Some scans from The Public Notice (1973, out of print) by Maurice Rickard. It’s a gold mine. First of all, the following poster from late 1861. Despite the ambiguous grammar, they were requesting keepers for a ward of imbeciles, not ward keepers who were imbeciles. Although such terms are now used interchangeably as insults for somebody who’s acting in a way deemed stupid, until well into the 20th century “imbecile” was a respectable diagnosis meaning that a person was more functional than an idiot, but less functional than a moron. In this notice the “imbeciles” are alternatively referred to as “HARMLESS LUNATICS”, which is hardly better. Note also that these poor people (in every sense of the term) were incarcerated in a workhouse, specifically the workhouse of Bancroft Road, Stepney, in north-east London.
I particularly love the German and Japanese languages, although obviously they’re not much alike. The Germans string together long fusillades of smaller words to target concepts that most people recognise but don’t necessarily have a name for in their own language. One of my favourites– both as a word and actually experiencing it because evidently I’m kind of a prick sometimes– is schadenfreude, the pleasure one feels at somebody else’s misfortune. Another great one is Backpfeifengesicht, a face in need of a punch or slap. It literally means something like “cheek-pipe-face” but I have no idea what that derives from or alludes to.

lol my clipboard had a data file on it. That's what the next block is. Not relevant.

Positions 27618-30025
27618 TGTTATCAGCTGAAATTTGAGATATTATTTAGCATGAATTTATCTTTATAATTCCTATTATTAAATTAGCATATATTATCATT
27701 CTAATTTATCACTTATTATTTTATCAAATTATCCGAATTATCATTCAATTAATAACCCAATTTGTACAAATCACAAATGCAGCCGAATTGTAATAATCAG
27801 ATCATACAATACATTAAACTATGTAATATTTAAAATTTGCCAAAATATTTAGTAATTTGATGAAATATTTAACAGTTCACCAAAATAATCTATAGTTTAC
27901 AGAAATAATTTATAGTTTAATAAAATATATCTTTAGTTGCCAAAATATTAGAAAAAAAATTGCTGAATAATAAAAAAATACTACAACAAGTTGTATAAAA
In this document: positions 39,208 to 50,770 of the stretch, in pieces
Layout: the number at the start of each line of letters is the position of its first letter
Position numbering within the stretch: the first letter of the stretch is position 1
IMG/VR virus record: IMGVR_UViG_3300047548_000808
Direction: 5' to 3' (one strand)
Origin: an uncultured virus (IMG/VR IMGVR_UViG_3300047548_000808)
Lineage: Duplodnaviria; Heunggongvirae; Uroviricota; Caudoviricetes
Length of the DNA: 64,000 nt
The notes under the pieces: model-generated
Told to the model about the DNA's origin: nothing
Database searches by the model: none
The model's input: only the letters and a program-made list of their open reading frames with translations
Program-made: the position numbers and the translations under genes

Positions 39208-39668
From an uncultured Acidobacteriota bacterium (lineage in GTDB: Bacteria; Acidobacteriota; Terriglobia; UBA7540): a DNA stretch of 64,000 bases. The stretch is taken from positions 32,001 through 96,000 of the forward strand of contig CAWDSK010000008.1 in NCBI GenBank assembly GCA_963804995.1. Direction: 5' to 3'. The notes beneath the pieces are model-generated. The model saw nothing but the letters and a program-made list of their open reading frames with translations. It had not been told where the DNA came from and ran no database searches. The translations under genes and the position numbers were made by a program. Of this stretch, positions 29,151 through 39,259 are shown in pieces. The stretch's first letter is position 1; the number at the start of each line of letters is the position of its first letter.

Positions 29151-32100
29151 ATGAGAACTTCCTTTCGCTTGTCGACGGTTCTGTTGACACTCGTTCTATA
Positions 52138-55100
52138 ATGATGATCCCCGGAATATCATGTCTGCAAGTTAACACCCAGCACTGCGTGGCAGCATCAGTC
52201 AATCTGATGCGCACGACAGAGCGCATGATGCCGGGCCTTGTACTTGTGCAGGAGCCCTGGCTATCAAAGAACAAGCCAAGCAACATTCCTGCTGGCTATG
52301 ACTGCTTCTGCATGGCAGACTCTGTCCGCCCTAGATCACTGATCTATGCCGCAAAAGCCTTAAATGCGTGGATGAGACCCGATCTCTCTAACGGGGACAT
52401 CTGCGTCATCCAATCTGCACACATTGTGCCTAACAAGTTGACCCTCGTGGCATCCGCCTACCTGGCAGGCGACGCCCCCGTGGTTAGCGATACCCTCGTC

What I’d really like to draw your attention to, though, is the Japanese word bakataa (バカッター). It’s a pun on the word baka (バカ / 馬鹿, stupid or idiot) and Twitter. A bakataa is a person who writes something grossly stupid / illegal / offensive / provocative on Twitter, or does something stupid / illegal / offensive / provocative in real life then documents it on Twitter… and is somehow surprised to find that it backfires on them and causes real world repercussions. I suppose you could translate it literally (and clumsily) as “stupid-ter”, or more idiomatically as something like “twatter” to preserve the pun. But as in the case of schadenfreude, translation is mostly beside the point. Hardly a week seems to go by without at least one bakataa poking their baka head above the parapet to be shot off somewhere in the online world, so let’s just say arigato gozaimasu to whichever Japanese genius came up with a word for these people.
PS: Although it’s not German or Japanese I can’t pass up this opportunity to share the wonderful (and also social network-relevant) imagery of the Dutch mierenneuker, a petty “ant-fucker” who creates a huge fuss about trivial matters or rules.